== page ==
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The 3.4-mile Chesapeake & Ohio Railroad Hawks Nest Subdivision was conceived originally as a narrow-gauge railroad alongside Mill Creek in Fayette County, West Virginia, connecting the Chesapeake & Ohio Railroad (C&O) at Hawks Nest Station to Ansted.

Ansted was chartered in 1891 and was named after David T. Ansted, a British geologist who was surveying the area for seams of high grade bituminous coal.1 4 Ansted was brought to the region by former Confederate Colonel George W. Imboden, a lawyer who had been speculating in coal lands in the region after the Civil War. Together, they purchased over 1,000 acres of land, representing the English-owned Gauley and Kanawha Coal Company that was formed in 1872.4 5

Ansted hired Messrs. H.P. Mason and Brother to began construction of a 30-inch narrow gauge railroad 4 5 along Mill Creek after the C&O voted against constructing a branch up the creek, citing steep grades.3 By 1875, much of the capital had been expended building the Hawks Nest Railroad with few other structures completed.4 A small mine was located 1,000 feet above the New River and 300 feet below the summit of Gauley Mountain.5

The railroad was operated with a saddleback locomotive due to grades of up to 4.2% 1 3 with small, 2.5-ton capacity coal cars. When 16 cars were loaded, two brakemen would ride the coal cars down the grade, using the handbrakes to control the descent speed. At Hawks Nest, the coal cars would be dumped into larger cars for the C&O, a process that was done nine times a day. The line included a 472-foot runaway track around milepost 1.5, and a 47-foot high, 321-foot  wooden truss over Mill Creek.

The British-owned Hawks Nest Coal Company was organized in 1875 5 and by 1877, nearly all of their capital was expended in building facilities, including a tipple and two coke ovens at Hawks Nest. But with no capital to work with, Hawks Nest leased the property to the National Cooperative Mining, Manufacturing and Colonization Association, who represented a group of 200 miners from Pennsylvania. The association raised $40,000 in working capital to start mining operations and contracted with the C&O for 85 cents per ton. But just after four months, the mines were showing a steep loss and all work stopped.

In 1878, the mine was leased to Colonel Joseph L. Beury, who was the manager of the first company to ship coal on the C&O from the New River gorge, the New River Coal Company at Quinnimont. He was also the founder of mines at Fire Creek and Echo.4 With some new capital, the Hawks Nest Coal Company was reorganized and Captain William N. Page, an American, was appointed manager.

The railroad became infamous when the Hawks Nest Railroad’s locomotive No. 2, “Mountain Queen,” ferried an excursion up the branch in 1881 for attendees at the annual convention of the American Institute of Mechanical Engineers.3 The riders were ferried in the small coal cars which were cleaned as best as possible, and as such, the train was nicknamed the “Pig Pen Special.”4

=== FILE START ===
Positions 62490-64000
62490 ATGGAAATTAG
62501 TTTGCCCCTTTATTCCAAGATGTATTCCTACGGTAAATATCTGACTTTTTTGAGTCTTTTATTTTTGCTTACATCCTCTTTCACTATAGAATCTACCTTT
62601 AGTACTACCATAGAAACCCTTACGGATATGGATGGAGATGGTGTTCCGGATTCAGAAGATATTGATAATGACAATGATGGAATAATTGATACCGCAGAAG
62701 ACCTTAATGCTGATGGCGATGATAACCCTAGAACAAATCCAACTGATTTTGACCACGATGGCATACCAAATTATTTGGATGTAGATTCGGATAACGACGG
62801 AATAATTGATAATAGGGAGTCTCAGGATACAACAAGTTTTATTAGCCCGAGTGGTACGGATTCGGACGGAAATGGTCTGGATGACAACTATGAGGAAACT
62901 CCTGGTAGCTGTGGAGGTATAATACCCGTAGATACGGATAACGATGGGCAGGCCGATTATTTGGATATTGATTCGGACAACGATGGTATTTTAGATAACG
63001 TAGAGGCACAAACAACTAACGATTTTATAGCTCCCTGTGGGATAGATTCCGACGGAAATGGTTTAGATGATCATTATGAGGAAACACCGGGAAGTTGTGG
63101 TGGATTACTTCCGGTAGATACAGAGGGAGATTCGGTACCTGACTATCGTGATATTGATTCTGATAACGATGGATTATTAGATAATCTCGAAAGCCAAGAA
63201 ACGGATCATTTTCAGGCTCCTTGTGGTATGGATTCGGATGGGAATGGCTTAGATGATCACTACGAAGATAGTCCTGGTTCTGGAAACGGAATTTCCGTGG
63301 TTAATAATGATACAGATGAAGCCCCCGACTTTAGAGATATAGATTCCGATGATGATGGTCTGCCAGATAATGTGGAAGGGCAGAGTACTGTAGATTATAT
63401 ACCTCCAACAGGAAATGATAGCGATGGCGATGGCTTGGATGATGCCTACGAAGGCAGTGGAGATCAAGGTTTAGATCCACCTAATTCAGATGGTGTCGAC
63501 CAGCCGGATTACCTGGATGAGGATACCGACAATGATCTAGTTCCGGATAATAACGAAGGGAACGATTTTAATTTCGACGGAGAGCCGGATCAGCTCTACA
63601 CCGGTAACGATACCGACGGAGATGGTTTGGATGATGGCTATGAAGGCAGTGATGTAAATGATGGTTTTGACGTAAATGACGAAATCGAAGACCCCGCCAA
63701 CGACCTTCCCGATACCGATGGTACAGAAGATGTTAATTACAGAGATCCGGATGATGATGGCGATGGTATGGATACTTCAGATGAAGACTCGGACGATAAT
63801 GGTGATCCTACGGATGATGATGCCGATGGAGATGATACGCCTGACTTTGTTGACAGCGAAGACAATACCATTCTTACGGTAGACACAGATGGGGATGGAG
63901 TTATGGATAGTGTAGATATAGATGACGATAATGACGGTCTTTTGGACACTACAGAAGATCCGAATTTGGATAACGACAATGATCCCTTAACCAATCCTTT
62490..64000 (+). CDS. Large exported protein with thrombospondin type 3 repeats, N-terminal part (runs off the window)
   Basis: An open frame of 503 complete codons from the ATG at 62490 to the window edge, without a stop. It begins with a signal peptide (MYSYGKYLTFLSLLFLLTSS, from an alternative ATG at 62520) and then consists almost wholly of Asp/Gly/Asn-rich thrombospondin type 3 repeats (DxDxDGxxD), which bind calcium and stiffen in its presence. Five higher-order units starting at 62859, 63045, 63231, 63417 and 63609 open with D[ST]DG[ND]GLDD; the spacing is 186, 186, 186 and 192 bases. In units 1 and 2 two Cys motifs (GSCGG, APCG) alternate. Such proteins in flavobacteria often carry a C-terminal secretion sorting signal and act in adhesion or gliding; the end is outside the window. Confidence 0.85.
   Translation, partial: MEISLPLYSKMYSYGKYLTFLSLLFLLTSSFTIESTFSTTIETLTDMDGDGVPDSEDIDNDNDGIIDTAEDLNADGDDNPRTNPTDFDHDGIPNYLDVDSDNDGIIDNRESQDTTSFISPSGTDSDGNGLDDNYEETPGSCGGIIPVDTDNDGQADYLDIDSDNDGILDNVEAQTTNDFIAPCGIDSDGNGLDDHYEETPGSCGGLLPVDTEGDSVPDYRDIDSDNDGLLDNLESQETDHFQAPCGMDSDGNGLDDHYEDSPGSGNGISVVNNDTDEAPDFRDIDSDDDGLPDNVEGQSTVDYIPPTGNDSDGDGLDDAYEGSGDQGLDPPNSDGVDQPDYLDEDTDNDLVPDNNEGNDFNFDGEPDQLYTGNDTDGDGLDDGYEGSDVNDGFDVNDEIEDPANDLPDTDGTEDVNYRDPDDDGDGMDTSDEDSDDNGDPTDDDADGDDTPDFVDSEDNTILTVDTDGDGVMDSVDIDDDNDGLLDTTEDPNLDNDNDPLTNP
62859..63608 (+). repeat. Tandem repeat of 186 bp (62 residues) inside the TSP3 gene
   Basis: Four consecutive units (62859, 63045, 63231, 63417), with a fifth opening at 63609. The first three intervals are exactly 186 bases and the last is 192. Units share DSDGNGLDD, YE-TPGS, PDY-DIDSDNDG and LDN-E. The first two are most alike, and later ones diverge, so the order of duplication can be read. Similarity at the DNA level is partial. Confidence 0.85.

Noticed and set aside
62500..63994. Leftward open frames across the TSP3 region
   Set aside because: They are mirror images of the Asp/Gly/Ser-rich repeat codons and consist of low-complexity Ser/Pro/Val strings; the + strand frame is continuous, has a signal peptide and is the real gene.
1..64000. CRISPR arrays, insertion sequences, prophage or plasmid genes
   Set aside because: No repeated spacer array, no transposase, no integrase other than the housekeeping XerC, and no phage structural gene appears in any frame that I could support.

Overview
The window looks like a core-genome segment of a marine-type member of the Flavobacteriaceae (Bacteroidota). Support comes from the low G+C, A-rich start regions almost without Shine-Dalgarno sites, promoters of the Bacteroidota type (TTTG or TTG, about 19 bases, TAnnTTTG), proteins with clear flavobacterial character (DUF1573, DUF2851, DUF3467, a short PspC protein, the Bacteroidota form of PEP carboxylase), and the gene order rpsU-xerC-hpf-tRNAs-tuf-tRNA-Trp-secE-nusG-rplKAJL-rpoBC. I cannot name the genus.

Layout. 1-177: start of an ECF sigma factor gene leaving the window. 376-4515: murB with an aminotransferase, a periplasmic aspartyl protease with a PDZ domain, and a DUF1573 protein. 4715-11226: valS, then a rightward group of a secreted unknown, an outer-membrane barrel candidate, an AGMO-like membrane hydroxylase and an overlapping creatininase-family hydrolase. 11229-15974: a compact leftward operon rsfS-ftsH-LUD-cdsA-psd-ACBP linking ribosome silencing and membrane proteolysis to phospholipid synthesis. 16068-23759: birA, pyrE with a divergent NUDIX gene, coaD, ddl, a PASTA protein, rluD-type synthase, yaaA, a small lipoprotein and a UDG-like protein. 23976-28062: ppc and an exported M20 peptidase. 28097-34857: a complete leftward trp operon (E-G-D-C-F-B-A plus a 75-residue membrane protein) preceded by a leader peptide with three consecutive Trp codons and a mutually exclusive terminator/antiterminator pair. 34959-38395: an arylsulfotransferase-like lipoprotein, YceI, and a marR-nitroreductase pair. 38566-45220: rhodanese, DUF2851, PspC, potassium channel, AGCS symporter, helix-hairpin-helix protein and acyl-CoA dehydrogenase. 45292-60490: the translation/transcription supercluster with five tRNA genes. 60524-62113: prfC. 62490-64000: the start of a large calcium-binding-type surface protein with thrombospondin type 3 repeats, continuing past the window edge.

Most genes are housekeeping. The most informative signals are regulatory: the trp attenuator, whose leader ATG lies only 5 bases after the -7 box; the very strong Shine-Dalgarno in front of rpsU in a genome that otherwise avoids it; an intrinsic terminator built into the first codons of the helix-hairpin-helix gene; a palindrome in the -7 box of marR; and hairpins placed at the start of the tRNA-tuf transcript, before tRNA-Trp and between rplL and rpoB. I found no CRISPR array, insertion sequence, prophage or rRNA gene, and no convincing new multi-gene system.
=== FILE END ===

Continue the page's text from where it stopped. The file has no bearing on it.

In the same year, one-hundred beehive coke ovens were built in Ansted which hummed with activity, bringing the company good profits. Between 1884 and 1888, serious financial losses were sustained that resulted in the coal company being liquidated. The state of West Virginia could not lease the property at a fair price, and instead leased the property with the right to buy to the Gauley Mountain Coal Company for just $125,000. Page was one of the new owners of Gauley Mountain, and with a new influx of capital, opened up a second mine at Ansted.4

One of those mines extended under Gauley Mountain to Jodie which was located along the Gauley River.4 Because there was no rail line at the time along the Gauley River, the coal was shipped via the Hawks Nest Railroad. By 1892, coal production reached 500 tons daily. Another smaller mine, operated by the Mill Creek Colliery Company, was located halfway between Hawks Nest and the Mill Creek trestle, and was opened in 1921. It was smaller than the ones at Ansted.

On November 19, 1889, C&O’s Board of Directors, with the lone dissenting vote of C.P. Huntington, decided to buy the Hawks Nest line and convert it to standard gauge.5 At the time, the C&O was changing hands and Huntington relinquished his controlling financial interests to the Vanderbilts and J.P. Morgan. The railroad contracted with Page to convert the line to standard guage, which was completed on August 20, 1890 4 6 at a cost of $35,038.44.5 The original 1873 wooden truss over Mill Creek was replaced with a newer, heavier span in 1891. The narrow gauge track and equipment was reused as a connection between the two mines at Ansted.4

The C&O did not initially want to transport passengers on the short branch line, but was required to do so following a decision of the United States Supreme Court in Chesapeake & Ohio Railway Company v. Public Service Commission of State of West Virginia, 242 U.S. 603 (1917). Four round trips a day were made until passenger service was discontinued in August 1939.4 Ansted, the main station, was discontinued as an agency in 1959 and the shelter was demolished at a point after 1963. Hawks Nest had a standard C&O depot and tower that was erected in 1894 and replaced with a shelter station in 1940.5 6 The station rotted and was pushed into the New River in 1980.5

The Hawks Nest branch continued to serve the mines above Ansted until 1965, although the line was not formally abandoned until May 17, 1972.5 6

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